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Hydrothermal Processing of Food Waste for Resource Recovery

Authors: 
Jena, U., New Mexico State University
Bayat, H., New Mexico State University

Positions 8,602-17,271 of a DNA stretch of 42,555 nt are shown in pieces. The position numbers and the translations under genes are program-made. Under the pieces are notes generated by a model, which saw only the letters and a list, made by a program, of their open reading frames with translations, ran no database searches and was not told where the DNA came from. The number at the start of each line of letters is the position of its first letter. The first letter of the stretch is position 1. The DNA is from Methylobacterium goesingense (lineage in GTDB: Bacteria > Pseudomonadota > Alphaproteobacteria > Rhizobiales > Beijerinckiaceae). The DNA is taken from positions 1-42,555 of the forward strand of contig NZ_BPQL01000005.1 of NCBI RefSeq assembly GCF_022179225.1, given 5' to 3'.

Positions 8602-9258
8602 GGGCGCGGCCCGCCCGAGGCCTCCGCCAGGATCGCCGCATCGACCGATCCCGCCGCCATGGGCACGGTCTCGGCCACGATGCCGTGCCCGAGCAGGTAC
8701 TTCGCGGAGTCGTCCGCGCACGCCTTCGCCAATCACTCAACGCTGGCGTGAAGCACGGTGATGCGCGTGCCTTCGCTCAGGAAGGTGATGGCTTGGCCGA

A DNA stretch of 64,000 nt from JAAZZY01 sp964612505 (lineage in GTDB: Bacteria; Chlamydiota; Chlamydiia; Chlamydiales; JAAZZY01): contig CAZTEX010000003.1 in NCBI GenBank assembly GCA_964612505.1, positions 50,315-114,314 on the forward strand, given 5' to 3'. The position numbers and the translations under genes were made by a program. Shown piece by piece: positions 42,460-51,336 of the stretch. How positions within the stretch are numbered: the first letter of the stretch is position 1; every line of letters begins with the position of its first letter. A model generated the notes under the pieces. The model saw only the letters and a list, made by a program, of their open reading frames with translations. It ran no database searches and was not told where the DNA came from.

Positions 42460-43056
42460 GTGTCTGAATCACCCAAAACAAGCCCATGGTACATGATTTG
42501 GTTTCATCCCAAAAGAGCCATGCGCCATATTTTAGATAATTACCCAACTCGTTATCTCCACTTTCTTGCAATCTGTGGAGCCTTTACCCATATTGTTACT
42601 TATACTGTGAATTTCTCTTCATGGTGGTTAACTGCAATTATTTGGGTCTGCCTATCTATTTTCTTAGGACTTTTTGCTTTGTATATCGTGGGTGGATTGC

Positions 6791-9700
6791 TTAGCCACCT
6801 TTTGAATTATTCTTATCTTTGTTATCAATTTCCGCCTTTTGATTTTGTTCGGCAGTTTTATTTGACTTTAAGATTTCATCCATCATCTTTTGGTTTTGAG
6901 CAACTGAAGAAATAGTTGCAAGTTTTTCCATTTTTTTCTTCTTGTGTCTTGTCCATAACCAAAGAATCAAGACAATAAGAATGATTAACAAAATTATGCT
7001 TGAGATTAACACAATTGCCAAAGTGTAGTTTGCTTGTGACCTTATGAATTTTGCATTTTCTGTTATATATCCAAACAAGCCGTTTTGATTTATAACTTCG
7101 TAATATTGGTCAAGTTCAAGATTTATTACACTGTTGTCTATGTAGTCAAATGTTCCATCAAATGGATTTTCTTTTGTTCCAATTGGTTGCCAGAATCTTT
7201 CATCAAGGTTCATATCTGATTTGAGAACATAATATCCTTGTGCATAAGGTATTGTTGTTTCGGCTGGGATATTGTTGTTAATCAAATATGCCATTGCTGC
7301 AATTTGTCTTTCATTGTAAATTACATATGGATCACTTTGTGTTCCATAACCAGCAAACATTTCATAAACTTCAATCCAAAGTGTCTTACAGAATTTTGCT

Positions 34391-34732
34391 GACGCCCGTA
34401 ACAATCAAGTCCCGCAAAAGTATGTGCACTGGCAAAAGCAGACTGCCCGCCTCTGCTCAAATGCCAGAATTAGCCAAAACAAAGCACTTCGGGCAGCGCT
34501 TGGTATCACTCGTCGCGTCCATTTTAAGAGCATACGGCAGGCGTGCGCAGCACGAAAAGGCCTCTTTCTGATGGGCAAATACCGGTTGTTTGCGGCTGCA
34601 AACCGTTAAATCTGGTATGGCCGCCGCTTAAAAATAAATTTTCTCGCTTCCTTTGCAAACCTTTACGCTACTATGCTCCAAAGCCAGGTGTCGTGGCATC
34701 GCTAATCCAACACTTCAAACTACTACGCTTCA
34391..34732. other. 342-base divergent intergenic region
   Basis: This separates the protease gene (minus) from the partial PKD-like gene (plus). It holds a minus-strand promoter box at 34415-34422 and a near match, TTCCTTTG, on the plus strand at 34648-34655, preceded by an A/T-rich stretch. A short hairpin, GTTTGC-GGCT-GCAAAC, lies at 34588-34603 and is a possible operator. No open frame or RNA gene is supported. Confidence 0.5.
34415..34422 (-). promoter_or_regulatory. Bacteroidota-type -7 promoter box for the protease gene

With the growing global population, problems like providing clean water, food, and energy increase dramatically as resources are depleted faster. The development of new energy sources has become particularly important from the perspective of energy security and environmental protection. According to the Food and Agriculture Organization of the United Nations, one-third of global food production is wasted in a world where 900 million people are suffering from hunger. High moisture food waste could be converted into useful products (water, fertilizer, liquid fuels) in a wet process referred to as hydrothermal liquefaction (HTL). HTL is an alternative technology to conventional waste treatment due to great ability to process high moisture content biomass waste without prior dewatering which produces an energy-dense liquid fuel precursor, called ‘bio-crude oil’. The purpose of our research is experimentally investigating the optimized HTL conditions (operating temperature, reaction time and etc.) to improve bio-crude oil yield and its quality from food waste. HTL product characterization includes higher heating value, elemental composition, and chemical constituents. Our preliminary results show that bio-crude oil generated from HTL process has an energy content of 30-40 MJ/kg and HTL of food waste can be effective for organic waste management and bioenergy production. This presentation will provide an overview of HTL of food waste and its co-product utilization.